The tower contains the old windlass and rope basket which was used to transport monks and supplies to the monastery. When asked how often the rope was replaced, a 19th-century abbot famously replied, "Only when it breaks." It was used as recently as 1961-63, when the refectory was renovated into a museum of religious artifacts.

The monastery's museum displays a fine collection of relics, carved wooden crosses, icons, embroidered epitaphoi and many other ecclesiastical treasures. Varlaam also possesses over 300 religious manuscripts copied by monks, some of which are displayed in the sacristy.

The monastic kitchen is an elegant vaulted structure with an octagonal dome leading to a chimney. The original water barrel, which can hold 12 tons of rainwater, is on display in a storeroom.

.

---


'Help give every student and teacher Free resources for a world-class moral Catholic education'


Copyright 2017 - Distributed by THE CALIFORNIA NETWORK

Pope Francis Prayer Intentions for OCTOBER 2017
Workers and the Unemployed.
That all workers may receive respect and protection of their rights, and that the unemployed may receive the opportunity to contribute to the common good.


Comments


Never Miss any Updates!

Stay up to date with the latest news, information, and special offers.

Information
Learn about Catholic world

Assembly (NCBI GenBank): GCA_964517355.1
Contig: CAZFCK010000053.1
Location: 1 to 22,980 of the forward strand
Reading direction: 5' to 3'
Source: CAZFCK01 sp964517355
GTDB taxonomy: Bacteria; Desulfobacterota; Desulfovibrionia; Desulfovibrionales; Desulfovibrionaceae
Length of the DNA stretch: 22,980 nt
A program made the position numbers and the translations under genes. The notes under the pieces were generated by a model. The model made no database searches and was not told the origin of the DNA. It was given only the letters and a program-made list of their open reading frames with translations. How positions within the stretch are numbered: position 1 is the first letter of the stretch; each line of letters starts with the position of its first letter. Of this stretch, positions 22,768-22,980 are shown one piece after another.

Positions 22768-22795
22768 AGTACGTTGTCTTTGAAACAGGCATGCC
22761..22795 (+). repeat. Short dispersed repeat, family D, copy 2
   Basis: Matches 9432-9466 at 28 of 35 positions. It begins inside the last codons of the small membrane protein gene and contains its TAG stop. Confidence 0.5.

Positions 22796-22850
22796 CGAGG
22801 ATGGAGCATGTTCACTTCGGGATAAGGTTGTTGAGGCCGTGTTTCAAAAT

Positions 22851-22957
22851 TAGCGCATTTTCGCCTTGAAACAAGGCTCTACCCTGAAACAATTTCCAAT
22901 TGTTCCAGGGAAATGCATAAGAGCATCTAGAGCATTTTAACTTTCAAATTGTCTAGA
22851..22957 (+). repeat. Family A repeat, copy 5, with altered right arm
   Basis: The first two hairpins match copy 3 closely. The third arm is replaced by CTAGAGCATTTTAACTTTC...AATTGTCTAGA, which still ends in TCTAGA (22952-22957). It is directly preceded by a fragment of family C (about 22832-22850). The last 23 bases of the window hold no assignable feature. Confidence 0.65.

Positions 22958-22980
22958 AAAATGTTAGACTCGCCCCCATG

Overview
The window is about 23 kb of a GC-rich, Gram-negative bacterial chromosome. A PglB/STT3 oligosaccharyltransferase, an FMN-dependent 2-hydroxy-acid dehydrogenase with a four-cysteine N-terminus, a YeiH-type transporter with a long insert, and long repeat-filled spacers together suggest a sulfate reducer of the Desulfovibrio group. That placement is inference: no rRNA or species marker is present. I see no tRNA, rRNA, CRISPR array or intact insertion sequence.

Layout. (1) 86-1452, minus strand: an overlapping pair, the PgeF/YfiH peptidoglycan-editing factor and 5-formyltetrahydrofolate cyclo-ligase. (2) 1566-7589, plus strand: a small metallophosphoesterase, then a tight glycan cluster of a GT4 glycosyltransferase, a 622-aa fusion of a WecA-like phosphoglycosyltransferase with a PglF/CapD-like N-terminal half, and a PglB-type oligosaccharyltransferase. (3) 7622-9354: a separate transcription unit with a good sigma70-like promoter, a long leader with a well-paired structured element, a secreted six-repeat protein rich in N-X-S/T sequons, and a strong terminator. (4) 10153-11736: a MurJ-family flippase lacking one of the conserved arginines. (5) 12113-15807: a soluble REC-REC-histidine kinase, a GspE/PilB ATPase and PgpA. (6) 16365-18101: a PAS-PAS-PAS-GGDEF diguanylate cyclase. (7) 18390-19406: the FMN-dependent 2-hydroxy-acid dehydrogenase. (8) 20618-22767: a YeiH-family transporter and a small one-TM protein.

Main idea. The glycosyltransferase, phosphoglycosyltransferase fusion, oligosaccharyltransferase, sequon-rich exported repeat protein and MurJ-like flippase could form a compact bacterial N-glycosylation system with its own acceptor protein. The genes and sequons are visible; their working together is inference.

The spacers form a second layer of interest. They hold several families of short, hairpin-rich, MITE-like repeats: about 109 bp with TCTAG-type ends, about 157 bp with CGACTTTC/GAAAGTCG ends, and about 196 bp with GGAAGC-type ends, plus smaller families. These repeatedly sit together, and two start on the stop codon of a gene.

Catholic Online
Inform - Inspire - Ignite

Catholic Online Saints
Your saints explained

Catholic Online Prayers
Prayers for every need

Catholic Online Bible
Complete bible online

Catholic Online News
Your news Catholic eye

Daily Reading
Today's bible reading

Lent / Easter
Death & resurrection of Jesus

Advent / Christmas
Birth of Jesus

Rest of Catholic Online
All Catholic world we offer

Services
Products and services we offer

Catholic Online Shopping
Catholic medals, gifts & books

The California Network
Inspiring streaming service

Advertise on Catholic Online
Your ads on catholic.org

Catholic Online Email
Email with Catholic feel

Catholic Online Singles
Safe, secure Catholic dating

The California Studios
World-class post production service

Education
Learn the Catholic way

Catholic Online School
Free Catholic education for all

Student Classes
K-12 & Adult Education Classes

Catholic Online MasterClass
Learn from experts

School Teachers
Teacher lesson plans & resources

Catholic Media Missionaries
The New Evangelization

Support Free Education
Tax deductible support Free education

Socials
Connect with us online

Catholic Online on Facebook
Catholic social network

Catholic Online on Twitter
Catholic Tweets

Catholic Online on YouTube
Enjoy our videos

Catholic Online on Instagram
Shared Catholic moments

Catholic Online on Pinterest
Catholic ideas style inspiration

Catholic Online Logo

Copyright 2017 Catholic Online. All materials contained on this site, whether written, audible or visual are the exclusive property of Catholic Online and are protected under U.S. and International copyright laws, © Copyright 2017 Catholic Online. Any unauthorized use, without prior written consent of Catholic Online is strictly forbidden and prohibited.